REVIEW: A SERIOUS MAN
“A Serious Man” is the story of an
ordinary man’s search for clarity in a universe where
Jefferson Airplane is on the radio and “F-Troop” is on TV.
It is 1967, and Larry Gopnik (Michael Stuhlbarg), a physics
professor at a quiet Midwestern university, has just been
informed by his wife Judith (Sari Lennick) that she is
leaving him. She has fallen in love with one of his more
pompous colleagues, Sy Ableman (Fred Melamed), who seems to
her a more substantial person than the feckless Larry.
Larry’s unemployable brother Arthur (Richard Kind) is
sleeping on the couch, his son Danny (Aaron Wolf) is a
discipline problem and a shirker at Hebrew school, and his
daughter Sarah (Jessica McManus) is filching money from his
wallet in order to save up for a nose job. While his wife
and Sy Ableman blithely make new domestic arrangements, and
his brother becomes more and more of a burden, an anonymous
hostile letter-writer is trying to sabotage Larry’s chances
for tenure at the university. Also, a graduate student seems
to be trying to bribe him for a passing grade while at the
same time threatening to sue him for defamation. Plus, the
beautiful woman next door torments him by sunbathing nude.
Struggling for equilibrium, Larry seeks advice from three
different rabbis. Can anyone help him cope with his
afflictions and become a righteous person – a mensch – a
REVIEW: The Coen brothers are at it again. You know, the Writers/Directors behind such movies as Burn After Reading, No Country for Old Men, Ladykillers, Intolerable Cruelty, and Fargo to name a few. You can note the impressive resume, right? Well their latest work is good but not as good as these others. I’ve seen all of the aforementioned films and they each have an element of excitement, intensity, suspense, and dare I say action as well. This latest project is lacking in all those categories. And yet, the movie is still pretty good. What it lacks it makes up for in heavy amounts of human drama and messed up scenarios. The Coens have a talent for taking everyday characters and placing them in inexplicable scenarios which is the main source of entertainment for their movies. Their films tend to be dark and serious, funny yet grounded, thrilling, and shocking too. This one has a lot of those same characteristics even though it lacks in action. One of the aspects I found to be very interesting was its insight in Jewish lifestyles and customs. Priscilla would have really enjoyed it. The story focuses on one particular Jew, Larry Gopnik (Michael Stuhlbarg), who is forced to face many dilemmas that test his morality especially because he is a serious man. He wants to do the right thing but it seems like everything is happening to him. There are few characters from the big screen that get pushed around by life as much as poor Larry. “I didn’t do anything” is Larry’s recurring theme throughout the movie and it’s very true. What did he do to deserve the hand that he has been dealt? Or is it that he is simply cursed? Another of his themes is “what’s going on?” and you’ll be asking yourself that same question as you watch the movie.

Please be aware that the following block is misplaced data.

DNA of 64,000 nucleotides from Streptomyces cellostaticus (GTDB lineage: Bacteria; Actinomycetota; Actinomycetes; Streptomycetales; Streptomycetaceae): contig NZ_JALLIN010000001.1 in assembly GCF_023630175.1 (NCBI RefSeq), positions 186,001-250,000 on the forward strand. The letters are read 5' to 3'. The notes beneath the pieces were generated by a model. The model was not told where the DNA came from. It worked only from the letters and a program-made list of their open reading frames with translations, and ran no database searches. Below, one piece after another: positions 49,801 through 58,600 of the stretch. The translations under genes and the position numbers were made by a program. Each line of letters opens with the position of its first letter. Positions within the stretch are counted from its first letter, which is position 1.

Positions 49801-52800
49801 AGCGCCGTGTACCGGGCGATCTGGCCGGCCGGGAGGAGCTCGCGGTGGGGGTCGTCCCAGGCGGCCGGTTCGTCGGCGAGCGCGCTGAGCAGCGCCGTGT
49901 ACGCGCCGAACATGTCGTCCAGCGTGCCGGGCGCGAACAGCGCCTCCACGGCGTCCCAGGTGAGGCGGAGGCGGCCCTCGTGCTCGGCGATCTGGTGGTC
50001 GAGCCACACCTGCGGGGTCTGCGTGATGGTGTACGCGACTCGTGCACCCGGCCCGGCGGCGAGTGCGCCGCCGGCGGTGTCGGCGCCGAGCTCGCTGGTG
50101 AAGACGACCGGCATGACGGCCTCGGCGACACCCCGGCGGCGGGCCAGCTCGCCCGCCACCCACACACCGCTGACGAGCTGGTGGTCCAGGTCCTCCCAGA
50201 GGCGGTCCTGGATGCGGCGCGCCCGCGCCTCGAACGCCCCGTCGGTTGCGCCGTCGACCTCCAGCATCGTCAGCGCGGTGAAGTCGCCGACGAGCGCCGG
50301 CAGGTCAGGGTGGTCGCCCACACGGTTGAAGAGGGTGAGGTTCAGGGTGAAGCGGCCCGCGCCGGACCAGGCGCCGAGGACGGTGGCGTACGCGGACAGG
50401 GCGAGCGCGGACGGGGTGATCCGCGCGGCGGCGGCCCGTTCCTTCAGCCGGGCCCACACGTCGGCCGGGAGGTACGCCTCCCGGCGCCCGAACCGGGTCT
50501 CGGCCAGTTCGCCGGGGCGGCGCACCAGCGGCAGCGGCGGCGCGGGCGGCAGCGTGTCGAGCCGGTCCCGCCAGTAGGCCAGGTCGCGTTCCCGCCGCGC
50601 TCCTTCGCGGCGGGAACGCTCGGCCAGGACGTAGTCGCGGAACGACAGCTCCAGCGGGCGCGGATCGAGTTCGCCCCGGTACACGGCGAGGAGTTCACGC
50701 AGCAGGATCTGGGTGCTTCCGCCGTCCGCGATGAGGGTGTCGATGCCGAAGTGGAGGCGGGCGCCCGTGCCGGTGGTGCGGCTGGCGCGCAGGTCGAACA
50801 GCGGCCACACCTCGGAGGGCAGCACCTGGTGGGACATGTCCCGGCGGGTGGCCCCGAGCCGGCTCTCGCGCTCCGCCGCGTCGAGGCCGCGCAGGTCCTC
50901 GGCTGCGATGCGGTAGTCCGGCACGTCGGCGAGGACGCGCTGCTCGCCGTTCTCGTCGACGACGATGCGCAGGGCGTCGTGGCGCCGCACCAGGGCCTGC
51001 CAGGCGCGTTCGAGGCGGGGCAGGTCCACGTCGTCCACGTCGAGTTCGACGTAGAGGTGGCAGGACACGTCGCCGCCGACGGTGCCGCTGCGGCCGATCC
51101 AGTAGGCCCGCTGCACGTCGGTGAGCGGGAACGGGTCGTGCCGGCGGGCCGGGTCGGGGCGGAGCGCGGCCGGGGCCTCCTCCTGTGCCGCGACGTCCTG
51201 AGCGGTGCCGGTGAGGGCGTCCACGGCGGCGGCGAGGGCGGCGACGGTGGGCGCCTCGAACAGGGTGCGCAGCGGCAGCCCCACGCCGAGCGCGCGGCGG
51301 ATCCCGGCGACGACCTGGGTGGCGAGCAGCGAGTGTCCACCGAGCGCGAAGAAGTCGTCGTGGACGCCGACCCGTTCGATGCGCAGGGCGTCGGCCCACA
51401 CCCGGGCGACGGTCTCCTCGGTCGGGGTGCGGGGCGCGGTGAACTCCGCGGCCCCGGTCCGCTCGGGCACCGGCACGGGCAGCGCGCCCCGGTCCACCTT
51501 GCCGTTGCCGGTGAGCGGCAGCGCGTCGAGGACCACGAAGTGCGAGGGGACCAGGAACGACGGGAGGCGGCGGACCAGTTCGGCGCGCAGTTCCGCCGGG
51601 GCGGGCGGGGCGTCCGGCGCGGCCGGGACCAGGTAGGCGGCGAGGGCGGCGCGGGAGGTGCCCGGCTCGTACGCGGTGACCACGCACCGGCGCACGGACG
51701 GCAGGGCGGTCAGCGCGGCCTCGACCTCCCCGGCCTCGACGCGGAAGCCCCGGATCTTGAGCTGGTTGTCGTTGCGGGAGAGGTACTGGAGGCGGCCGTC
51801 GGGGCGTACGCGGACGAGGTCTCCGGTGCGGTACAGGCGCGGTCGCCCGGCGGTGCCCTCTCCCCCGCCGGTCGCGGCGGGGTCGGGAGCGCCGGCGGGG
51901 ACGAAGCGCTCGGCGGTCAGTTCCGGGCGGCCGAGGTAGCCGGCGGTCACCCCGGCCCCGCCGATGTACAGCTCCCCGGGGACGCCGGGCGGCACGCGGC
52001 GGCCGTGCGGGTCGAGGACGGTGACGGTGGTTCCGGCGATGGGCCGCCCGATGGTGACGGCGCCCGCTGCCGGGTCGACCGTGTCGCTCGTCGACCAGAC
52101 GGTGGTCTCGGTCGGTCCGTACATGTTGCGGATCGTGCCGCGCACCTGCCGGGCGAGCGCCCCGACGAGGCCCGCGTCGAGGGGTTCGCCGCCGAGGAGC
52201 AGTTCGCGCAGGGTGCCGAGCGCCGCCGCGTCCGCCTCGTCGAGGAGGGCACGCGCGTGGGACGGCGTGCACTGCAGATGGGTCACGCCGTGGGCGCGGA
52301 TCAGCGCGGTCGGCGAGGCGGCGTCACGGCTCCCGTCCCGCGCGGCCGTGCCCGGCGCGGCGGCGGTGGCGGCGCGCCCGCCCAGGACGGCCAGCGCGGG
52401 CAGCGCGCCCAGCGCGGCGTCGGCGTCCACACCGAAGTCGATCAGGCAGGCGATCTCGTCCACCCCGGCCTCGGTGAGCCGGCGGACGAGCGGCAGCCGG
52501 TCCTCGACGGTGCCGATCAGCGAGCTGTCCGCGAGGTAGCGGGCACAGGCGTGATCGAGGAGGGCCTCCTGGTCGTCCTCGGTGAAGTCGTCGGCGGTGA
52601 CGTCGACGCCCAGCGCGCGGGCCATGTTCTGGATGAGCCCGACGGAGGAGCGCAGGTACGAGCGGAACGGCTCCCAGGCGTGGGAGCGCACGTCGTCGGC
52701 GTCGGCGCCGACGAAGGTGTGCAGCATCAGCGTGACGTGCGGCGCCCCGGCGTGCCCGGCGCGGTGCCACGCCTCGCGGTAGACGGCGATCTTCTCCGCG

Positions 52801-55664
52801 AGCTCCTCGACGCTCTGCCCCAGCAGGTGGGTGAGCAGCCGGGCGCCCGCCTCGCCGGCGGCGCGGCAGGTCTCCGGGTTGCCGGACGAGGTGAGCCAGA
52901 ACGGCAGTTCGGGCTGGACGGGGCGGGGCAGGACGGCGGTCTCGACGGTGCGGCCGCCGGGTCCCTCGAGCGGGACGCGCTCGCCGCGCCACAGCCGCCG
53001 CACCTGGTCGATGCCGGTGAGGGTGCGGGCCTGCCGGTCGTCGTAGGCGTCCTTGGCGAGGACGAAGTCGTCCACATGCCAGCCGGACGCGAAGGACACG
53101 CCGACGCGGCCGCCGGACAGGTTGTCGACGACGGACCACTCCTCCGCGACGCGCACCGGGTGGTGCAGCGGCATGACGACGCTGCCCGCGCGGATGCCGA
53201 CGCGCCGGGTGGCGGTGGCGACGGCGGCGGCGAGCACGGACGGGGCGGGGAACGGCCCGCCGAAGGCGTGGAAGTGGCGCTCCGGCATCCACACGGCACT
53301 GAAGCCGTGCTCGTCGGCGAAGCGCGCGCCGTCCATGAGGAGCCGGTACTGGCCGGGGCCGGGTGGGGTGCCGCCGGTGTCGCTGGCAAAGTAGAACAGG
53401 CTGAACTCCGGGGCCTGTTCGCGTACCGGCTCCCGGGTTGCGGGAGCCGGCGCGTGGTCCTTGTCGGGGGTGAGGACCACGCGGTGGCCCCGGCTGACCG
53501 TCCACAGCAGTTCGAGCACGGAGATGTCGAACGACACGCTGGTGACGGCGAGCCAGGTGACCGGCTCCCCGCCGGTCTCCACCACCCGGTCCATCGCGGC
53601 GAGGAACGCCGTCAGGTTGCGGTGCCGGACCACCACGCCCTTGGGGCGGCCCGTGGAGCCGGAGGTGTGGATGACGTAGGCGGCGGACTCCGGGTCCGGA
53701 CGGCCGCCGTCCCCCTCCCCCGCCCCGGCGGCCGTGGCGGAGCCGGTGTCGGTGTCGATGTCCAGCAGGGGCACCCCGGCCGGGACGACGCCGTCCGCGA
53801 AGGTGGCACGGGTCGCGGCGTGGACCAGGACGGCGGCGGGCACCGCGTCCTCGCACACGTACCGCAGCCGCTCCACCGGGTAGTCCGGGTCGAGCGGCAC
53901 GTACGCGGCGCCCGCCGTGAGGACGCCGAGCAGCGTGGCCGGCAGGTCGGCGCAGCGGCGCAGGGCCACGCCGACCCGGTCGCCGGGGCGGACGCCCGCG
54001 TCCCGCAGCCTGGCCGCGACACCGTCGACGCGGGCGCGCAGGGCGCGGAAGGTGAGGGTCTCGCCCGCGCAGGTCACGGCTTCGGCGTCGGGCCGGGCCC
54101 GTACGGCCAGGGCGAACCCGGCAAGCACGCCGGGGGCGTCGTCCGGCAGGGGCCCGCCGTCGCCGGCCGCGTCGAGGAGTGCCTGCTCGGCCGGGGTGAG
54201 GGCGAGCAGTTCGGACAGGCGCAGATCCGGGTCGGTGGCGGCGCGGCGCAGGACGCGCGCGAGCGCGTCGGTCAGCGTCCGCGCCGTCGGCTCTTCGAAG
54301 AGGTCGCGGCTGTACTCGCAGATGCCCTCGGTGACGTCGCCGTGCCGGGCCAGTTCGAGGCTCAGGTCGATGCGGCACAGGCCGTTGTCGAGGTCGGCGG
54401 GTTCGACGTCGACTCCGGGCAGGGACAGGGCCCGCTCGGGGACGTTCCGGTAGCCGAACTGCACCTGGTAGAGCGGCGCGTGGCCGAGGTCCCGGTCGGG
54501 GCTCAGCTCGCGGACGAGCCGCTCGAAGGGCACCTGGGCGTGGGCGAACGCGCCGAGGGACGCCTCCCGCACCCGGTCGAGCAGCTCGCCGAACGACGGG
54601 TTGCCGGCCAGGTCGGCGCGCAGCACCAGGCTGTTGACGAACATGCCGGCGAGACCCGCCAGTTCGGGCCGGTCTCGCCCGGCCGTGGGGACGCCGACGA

There is a different perspective to life when you are on the rooftop of your house. It is quite amazing. One of the stronger aspects of this movie as it is with most Coen movies is the cinematography. The various camera shots, the lighting, the colors, the sets and décor all add tremendously to the effectiveness of the storytelling. The 60s look is well done without trying so hard. Even the soundtrack was subtle but very appropriate. Probably the most appropriate track is the unmistakable hit by Jefferson Airplane, Don’t You Want Somebody to Love. Even though the overall storyline was not very exciting, it was well laid out, down to earth, and realistic with a pinch of slight exaggeration. Another quality feature of this film was the acting. Pretty much the entire cast, which doesn’t really have any big names, contributed nicely via their excellent performances. Mr. Stuhlbarg is at the top of that list. He did a great job with this role full of hopelessness, confusion, and controlled frustration. He goes through a serious case of Murphy’s Law. I stumbled upon a very amusing moment during this movie. If you decide to see it and actually stay during the end credits, close to the very end of them where it normally states that no animals were harmed in the making of the movie you will learn that no Jews were harmed in the making of this movie. That is good to know. Speaking of endings, if you know the Coen style of movie making you will know that their endings sometimes have the power of putting a look of confusion on the viewer’s face. The side effect is an outward burst of “that’s it?!” Well, this is arguably their most powerful film in that regard.
By Cine Marcos
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